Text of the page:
Monday, July 7, 2014

Let me check my constitution...

I've been really disappointed seeing my friends post false and intentionally offensive comments on facebook regarding the Hobby Lobby Supreme Court decision.  I guess I shouldn't be surprised, but it saddens me that people don't seem to care if they lose actual friends by making fun of their beliefs in a public forum.  Facebook is not the place for these discussions.  You aren't going to change anyone's mind and you risk hurting relationships in a way that you probably wouldn't in a face-to-face discussion.  This isn't the best forum either, but I have more room to explain myself, rather than just posting a picture or a link to an article that someone else created.  I want to clarify some parts of this issue that I've seen and hopefully create a more fruitful discussion of this topic.  And I'm going to do my very best to not poke fun at someone's closely-held beliefs.  Because we all have them, and just because they aren't the same doesn't mean they aren't important.

The thing that stands out to me the most is the complete lack of imagination by both parties.  I've seen accusations of "slippery slope" thinking on the part of the losing side that make me laugh.  Because here's the deal -- Christians are afraid of the slippery slope too.  Just a few weeks ago, Christians were afraid that if Hobby Lobby lost, they would lose their religious freedom, be forced to have abortions and marry gay people, and be hunted down and fed to lions.  So I don't blame the other side for having the same fears that this case (as is the nature of Supreme Court cases) will set a significant precedent and change how the rights of individuals and corporations function in our legal system.  It probably will.  Stop minimizing that fact, and have some sympathy for the people who disagree with the decision and are afraid of what this will mean for our future.  That said, I think we need to address this issue as it exists currently, not within the possible futures we can imagine.  There are many, many, other cases and Supreme Court decisions between where we are now and any of those futures.  Let's take a breath.

There seems to be a general misunderstanding of how religious freedom functions in this context.  I've seen a lot of people voicing concerns about employers who are religiously opposed to blood transfusions, eating beef, etc, being allowed to force their employees to live by their rules.  That's not what's going on here.  Their employer can't force their employees to abide by their religious convictions.  The reason religious freedom enters this discussion is because the owners believe that they themselves are sinning against their religious beliefs by owning a company that pays for these items.  The discussion is about their religious freedom being compromised, not about them trying to control their employees.  There are plenty of religions that limit medical practices within their religion as in "you don't get into heaven if you have a blood transfusion" (to over-simplify it).  So the person with these beliefs would not have a blood transfusion.  However, suppose they own a company.  Can they deny blood transfusions to their employees, or refuse to pay for them?  NO.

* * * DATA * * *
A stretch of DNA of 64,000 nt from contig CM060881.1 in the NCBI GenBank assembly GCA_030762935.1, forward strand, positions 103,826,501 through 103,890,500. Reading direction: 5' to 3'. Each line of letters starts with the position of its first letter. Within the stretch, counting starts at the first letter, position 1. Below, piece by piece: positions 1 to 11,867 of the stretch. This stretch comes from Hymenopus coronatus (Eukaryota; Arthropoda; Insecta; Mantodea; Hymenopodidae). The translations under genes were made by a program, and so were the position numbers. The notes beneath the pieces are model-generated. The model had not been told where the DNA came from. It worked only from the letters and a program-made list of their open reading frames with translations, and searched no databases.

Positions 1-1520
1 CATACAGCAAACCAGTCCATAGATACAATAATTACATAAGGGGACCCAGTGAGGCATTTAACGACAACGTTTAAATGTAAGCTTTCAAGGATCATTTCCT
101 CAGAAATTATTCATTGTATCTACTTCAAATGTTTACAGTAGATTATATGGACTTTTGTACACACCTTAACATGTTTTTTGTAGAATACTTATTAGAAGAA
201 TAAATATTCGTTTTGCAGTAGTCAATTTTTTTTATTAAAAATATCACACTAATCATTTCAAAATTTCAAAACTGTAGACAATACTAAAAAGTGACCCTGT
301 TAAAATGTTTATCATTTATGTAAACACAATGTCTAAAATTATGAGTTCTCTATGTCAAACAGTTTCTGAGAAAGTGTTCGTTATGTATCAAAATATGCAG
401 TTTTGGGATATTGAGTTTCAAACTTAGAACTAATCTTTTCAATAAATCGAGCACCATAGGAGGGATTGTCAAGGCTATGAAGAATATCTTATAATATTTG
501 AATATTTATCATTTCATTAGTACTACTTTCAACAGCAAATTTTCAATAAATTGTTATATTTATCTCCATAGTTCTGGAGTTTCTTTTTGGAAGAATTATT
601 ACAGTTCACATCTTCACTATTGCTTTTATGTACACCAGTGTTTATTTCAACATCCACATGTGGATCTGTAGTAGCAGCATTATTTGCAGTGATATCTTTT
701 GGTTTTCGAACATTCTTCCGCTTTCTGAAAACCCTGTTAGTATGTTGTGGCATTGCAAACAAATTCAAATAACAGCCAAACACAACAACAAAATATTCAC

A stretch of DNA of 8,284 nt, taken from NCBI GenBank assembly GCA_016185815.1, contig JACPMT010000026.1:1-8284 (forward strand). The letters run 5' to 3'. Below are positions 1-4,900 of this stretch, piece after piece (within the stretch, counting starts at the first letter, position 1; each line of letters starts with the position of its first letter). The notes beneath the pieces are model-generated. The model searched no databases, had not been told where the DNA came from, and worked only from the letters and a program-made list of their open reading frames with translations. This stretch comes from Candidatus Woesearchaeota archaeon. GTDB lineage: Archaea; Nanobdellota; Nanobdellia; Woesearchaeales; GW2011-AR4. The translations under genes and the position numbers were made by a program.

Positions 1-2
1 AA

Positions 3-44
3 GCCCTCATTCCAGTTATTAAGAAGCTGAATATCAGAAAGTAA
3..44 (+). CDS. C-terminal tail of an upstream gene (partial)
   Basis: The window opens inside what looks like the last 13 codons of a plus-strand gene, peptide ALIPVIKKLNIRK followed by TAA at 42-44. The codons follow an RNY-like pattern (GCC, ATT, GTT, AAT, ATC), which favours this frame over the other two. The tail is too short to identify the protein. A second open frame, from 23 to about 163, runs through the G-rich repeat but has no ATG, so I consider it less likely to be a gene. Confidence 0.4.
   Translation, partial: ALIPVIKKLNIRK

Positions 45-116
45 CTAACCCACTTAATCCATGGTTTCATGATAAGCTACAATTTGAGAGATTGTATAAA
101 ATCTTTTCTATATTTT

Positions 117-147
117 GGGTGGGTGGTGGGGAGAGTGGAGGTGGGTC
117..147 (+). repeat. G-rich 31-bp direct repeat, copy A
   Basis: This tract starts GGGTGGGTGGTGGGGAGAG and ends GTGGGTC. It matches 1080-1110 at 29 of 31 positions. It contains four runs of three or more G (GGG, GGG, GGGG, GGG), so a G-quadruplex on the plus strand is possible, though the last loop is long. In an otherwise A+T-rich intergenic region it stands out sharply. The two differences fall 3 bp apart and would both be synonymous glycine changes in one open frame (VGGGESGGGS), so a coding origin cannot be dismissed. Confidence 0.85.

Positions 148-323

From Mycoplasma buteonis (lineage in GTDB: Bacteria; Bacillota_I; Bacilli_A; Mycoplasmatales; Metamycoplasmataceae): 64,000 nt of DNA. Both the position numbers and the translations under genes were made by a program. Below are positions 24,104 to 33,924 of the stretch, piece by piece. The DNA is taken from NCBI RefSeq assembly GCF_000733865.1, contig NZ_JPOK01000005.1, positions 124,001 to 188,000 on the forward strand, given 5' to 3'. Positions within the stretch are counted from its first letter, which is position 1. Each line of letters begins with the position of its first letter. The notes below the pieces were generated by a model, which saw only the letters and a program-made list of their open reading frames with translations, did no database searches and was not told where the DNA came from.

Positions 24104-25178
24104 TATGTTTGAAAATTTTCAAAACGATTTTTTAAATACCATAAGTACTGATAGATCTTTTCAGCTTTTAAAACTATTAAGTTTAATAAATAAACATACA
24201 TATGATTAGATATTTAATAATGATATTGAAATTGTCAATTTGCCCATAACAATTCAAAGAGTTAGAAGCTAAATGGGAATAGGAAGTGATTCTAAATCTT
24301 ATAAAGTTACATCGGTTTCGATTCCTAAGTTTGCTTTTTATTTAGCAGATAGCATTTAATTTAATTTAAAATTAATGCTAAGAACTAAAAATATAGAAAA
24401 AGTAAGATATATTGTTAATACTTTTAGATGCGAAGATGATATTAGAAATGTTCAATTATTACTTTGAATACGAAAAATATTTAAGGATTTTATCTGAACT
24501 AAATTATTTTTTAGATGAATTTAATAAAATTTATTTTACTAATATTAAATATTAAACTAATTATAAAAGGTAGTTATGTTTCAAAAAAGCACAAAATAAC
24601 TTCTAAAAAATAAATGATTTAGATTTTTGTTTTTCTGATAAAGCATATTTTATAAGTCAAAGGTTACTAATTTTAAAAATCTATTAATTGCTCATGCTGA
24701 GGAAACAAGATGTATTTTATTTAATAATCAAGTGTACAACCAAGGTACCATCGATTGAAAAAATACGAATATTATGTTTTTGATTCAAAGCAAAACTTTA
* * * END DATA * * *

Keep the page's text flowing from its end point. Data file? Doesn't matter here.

The question we end up with is:  Are the religious freedoms of the owners of Hobby Lobby infringing on their employees' rights?  Since the employees are still allowed to purchase and use these items, but not have them paid for, the main consideration is whether or not a person has the right to have medical care (specifically birth control) paid for by their employer.  Are my rights as a woman violated by having to pay for the birth control of my choice?

Really, really not.

Different employers have different benefits, including pay scale, vacation days, and birth control options.  You have the right to find an employer that offers what you need - be it free IUDs, paid-for maternity leave, stock options, or whatever.  Within the status quo, a female employee of Hobby Lobby has lost part of a medical benefit, but not a constitutional right.  Some health care plans pay more for dental, or prenatal care, etc.  Working for a company that doesn't have those doesn't infringe on my rights.  The fact that I may have to make a decision to go to work somewhere else or pay out of pocket for something does not mean I am lacking in my rights a US citizen.  There are SO MANY other things that aren't covered at all by any health care plan (including my own birth control of choice) that we have to pay for by ourselves.  It sucks.  Do we have the right to have these things provided for us free of charge?

Let me check my constitution...

hang on....

nope, not in here.

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